Bowling Green Fire Department, 1898

Bowling Green's Civil War Evacuation and Fire


The following has been received at headquarters:



Mitchell’s division, by a forced march, reached the river at Bowling Green to-day.  The rebels were evacuating the place when he arrived.



– Published in The Davenport Daily Gazette, Davenport, Iowa, Monday Morning, February 17, 1862, p. 1

From Wikkipedia:

Gen. Simon Bolivar Buckner
Though the majority of it's residents sided with the Confederacy, Bowling Green declared itself neutral during the Civil War. Because of its key location, (both river and railroad) and resources, both the Union and Confederacy desired control of the city and, on September 18, 1861, the Confederacy succeeded in occupying the site under the command of General Simon Bolivar Buckner The provisional Confederate government of Kentucky chose Bowling Green as its capital in November 1861.

Gen. Stephen G. Burbridge
On February 14, 1862, after receiving reports that Fort Henry on the Tennessee River and Fort Donelson on the Cumberland River had been captured by Union forces, the Confederates ended their occupation. They destroyed bridges across the Barren River, the railroad depot and other important buildings as they retreated. The city was subject to raids and other disruptions for the remainder of the war.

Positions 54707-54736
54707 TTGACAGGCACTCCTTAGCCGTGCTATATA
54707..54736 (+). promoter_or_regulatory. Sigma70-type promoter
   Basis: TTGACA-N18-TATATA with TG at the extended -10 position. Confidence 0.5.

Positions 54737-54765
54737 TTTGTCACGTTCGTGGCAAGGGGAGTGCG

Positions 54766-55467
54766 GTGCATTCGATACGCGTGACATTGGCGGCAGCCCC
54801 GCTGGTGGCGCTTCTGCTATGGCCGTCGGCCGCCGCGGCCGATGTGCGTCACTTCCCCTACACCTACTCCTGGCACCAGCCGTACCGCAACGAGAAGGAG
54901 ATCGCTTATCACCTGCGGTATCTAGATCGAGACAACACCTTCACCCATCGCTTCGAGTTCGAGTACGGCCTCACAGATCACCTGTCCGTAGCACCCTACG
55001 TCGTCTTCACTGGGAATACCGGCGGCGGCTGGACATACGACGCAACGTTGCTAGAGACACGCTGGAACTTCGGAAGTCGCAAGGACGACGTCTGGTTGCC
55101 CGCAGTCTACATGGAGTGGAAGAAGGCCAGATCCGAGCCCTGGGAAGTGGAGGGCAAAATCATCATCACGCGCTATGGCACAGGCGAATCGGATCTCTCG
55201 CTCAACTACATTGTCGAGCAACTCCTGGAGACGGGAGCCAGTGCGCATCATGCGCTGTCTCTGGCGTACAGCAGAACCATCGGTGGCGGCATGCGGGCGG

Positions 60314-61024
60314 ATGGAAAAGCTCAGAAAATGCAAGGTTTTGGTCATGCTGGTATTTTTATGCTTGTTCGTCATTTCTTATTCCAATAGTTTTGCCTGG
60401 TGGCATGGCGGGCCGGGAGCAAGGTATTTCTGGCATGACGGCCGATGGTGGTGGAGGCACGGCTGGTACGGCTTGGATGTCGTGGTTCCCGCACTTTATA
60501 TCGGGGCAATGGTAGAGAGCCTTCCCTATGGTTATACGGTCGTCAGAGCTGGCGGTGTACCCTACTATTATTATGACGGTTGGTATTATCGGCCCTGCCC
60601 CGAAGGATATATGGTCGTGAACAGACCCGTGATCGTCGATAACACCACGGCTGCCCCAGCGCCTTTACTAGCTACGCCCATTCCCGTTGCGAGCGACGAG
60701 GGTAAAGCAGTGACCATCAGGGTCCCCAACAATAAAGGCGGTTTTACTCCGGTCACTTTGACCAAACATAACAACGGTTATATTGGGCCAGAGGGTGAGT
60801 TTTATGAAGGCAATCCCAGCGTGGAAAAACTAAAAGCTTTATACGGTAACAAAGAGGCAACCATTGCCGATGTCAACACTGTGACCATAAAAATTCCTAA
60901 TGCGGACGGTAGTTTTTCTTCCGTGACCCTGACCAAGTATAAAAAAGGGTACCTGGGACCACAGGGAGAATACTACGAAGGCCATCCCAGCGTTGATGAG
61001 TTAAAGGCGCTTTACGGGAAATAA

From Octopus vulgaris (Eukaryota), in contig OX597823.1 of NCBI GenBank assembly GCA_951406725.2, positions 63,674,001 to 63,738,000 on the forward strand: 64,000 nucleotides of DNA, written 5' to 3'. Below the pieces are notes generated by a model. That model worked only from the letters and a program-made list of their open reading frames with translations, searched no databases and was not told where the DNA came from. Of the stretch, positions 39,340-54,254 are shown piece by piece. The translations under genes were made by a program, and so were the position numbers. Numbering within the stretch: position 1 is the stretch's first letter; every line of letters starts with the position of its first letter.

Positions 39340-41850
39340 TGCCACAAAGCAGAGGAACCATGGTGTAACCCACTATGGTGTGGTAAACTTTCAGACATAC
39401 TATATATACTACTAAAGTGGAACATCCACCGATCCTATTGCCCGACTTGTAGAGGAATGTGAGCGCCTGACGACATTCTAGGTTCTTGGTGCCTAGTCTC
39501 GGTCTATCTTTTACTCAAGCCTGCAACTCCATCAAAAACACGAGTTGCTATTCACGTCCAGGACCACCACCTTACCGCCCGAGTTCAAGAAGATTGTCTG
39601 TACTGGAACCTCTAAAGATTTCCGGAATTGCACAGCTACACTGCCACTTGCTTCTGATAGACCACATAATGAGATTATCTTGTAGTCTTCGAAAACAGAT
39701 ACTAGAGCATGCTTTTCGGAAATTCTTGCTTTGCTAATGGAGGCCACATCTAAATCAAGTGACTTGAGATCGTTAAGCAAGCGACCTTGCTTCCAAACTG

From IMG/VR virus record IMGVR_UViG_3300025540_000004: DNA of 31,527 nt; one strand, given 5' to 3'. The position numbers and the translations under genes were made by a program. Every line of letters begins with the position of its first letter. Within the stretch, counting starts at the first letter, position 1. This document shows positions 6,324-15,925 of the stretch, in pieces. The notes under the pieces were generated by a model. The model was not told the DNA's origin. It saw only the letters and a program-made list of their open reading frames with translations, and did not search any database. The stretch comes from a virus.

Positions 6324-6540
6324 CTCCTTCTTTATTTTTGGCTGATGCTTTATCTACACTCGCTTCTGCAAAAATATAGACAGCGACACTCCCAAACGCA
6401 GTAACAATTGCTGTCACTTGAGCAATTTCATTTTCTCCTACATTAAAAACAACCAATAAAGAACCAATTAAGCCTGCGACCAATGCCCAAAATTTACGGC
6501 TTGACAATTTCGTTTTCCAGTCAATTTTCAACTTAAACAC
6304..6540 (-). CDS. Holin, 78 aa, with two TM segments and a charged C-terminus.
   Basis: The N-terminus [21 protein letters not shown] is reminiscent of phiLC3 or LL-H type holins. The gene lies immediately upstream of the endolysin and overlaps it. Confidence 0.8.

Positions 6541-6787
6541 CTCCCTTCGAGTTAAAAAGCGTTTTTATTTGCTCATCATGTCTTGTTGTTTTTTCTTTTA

During the summer of 1864, Union General Stephen G. Burnbridge, (also known as the 'Butcher of Kentucky'), arrested 22 men in and around Bowling Green on suspicion of treason. This and subsequent ill treatment by federal authorities led to bitterness among Bowling Green residents toward the Union and sympathies with the Confederacy.

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